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Dinosaur Feather in Amber
Preserved feathers in mid-Cretaceous Burmese amber

Frozen in time, animals trapped in amber can tell us much about the past. Some of our collections include amber-encased dinosaur feathers from more than 100 million years ago. Using these specimens, NHM’s Dinosaur Institute researchers discovered just how different ancient feathers are from their current counterparts. Using modern technology like microphotography and CT scans, scientists got an up-close and 3D look at the inside of ancient feathers. While modern bird plumage has a central shaft filled with a spongy material, these 100-million-year-old fossils showed a different structure—a thin shaft with no spongey stuff inside! It’s a type of feather we just don’t see anymore. This extinct structure suggests that they grew completely differently from how feathers grow today. Thanks to an ancient sticky situation and modern technology, we are learning more about dinosaurs every day.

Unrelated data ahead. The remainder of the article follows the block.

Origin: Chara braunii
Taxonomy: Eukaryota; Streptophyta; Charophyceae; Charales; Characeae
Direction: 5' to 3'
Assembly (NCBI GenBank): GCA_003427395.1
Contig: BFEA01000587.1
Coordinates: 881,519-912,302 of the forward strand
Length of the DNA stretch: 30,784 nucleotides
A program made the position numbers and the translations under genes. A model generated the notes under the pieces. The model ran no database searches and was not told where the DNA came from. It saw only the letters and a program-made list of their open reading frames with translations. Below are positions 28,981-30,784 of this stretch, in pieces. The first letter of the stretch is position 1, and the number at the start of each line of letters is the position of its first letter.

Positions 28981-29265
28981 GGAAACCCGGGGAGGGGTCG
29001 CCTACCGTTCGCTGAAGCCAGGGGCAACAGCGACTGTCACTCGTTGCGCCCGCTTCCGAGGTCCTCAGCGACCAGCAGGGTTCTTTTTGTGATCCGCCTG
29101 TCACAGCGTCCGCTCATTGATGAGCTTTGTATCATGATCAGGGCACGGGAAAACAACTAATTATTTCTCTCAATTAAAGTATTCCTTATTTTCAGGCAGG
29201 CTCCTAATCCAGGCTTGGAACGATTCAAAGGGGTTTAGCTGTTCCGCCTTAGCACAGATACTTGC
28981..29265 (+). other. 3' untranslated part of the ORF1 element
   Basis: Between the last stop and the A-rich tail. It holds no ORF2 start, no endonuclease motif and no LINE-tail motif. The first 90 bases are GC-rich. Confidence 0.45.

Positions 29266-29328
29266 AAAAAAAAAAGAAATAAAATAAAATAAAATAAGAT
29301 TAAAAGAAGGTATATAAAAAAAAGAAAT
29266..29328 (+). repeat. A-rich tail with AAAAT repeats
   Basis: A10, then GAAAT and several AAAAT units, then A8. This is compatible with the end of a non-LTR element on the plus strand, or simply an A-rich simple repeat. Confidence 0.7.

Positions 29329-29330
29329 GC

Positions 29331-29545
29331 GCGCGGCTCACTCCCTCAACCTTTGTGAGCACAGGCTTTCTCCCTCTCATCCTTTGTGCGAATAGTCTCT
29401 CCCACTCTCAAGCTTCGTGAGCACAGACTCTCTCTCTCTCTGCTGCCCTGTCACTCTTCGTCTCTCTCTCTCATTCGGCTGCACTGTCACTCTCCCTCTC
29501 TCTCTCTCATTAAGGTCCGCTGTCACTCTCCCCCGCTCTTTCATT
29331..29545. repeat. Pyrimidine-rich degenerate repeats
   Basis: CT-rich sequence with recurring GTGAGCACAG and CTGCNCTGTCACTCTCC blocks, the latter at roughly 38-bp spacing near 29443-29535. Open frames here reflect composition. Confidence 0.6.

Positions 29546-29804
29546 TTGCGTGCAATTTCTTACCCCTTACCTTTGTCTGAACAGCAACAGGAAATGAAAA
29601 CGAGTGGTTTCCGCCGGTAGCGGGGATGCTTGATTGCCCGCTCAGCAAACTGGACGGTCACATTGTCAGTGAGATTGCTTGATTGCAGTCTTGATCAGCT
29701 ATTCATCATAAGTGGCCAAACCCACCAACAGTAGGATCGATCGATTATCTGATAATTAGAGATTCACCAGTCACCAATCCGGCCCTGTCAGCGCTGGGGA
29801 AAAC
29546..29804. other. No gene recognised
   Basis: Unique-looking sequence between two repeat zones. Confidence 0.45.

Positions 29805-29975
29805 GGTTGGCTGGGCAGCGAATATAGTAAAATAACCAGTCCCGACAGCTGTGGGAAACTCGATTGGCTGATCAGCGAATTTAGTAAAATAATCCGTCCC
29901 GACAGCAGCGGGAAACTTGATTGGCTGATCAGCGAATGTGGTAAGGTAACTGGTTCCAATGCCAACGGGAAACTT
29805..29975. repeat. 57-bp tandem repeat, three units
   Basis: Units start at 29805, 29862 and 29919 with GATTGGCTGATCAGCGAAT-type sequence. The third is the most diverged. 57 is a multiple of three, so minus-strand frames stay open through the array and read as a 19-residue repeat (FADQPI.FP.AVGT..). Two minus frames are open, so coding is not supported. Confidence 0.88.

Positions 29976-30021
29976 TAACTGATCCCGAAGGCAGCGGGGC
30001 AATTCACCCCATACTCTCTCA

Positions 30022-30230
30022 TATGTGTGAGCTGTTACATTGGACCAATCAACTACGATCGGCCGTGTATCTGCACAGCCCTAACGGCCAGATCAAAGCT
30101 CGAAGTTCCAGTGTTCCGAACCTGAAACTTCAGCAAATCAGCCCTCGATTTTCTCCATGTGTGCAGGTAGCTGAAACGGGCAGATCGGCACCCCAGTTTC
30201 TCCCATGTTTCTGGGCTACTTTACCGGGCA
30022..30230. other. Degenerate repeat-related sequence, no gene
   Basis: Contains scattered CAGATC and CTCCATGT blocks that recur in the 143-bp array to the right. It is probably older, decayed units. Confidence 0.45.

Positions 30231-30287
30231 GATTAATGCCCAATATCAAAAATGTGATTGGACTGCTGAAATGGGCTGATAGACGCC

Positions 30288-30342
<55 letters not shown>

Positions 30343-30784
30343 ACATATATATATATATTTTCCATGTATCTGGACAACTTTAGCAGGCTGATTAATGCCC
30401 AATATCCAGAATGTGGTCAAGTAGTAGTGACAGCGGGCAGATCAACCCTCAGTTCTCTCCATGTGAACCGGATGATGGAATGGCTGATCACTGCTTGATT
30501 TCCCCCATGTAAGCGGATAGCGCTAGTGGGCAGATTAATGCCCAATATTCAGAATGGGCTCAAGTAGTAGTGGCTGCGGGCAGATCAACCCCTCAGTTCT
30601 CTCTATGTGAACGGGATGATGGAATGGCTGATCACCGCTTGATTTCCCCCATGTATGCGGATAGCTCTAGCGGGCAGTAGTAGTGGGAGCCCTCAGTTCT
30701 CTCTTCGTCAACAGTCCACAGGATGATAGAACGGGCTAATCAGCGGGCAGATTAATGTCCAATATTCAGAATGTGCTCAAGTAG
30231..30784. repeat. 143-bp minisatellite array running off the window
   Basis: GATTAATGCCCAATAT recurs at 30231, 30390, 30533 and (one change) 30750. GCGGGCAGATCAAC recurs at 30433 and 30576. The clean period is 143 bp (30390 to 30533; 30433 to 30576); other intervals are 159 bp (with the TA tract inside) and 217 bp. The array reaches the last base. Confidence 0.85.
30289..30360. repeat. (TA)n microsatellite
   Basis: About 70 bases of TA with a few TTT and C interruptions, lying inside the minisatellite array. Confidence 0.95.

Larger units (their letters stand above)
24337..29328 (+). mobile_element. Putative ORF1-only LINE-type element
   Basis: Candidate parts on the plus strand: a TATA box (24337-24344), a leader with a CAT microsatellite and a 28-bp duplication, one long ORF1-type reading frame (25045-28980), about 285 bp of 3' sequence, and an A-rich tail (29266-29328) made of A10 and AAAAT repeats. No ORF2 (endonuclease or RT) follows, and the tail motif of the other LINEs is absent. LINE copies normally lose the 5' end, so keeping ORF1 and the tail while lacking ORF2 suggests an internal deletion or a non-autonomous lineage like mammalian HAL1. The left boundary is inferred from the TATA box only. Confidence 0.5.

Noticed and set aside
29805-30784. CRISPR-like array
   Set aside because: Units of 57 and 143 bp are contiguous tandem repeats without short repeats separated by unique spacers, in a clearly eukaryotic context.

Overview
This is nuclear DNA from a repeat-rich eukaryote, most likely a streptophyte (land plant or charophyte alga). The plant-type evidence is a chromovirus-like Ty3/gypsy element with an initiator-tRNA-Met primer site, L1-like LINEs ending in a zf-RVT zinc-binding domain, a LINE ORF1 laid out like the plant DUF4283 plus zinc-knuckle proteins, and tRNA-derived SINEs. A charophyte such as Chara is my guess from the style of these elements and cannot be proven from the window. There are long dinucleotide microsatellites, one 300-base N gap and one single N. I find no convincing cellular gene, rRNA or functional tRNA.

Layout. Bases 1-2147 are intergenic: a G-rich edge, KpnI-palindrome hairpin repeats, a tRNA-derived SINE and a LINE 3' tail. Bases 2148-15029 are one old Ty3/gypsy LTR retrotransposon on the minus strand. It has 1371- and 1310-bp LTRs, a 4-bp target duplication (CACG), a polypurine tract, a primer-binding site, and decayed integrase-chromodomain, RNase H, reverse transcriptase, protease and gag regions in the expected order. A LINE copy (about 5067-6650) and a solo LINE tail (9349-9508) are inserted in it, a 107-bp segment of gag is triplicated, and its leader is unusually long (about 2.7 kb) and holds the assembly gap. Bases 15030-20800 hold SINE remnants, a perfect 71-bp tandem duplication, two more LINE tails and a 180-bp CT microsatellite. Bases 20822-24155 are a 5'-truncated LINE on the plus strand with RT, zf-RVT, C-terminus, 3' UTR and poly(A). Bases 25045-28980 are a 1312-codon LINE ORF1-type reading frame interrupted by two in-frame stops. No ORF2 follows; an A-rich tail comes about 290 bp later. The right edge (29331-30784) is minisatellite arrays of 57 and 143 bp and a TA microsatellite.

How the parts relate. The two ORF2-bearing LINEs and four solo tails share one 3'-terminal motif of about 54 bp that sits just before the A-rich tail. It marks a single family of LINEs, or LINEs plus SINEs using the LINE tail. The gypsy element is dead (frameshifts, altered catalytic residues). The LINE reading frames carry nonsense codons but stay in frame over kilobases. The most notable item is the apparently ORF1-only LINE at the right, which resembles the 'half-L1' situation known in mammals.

Learn more by reading this study published in the journal Scientific Reports.

About the author: Dr. Luis M. Chiappe 

A vertebrate paleontologist and the Gretchen Augustyn Director of the Dinosaur Institute, Dr. Chiappe has conducted extensive research on the evolution of dinosaurs, from their reproductive behavior to their evolutionary connection with birds.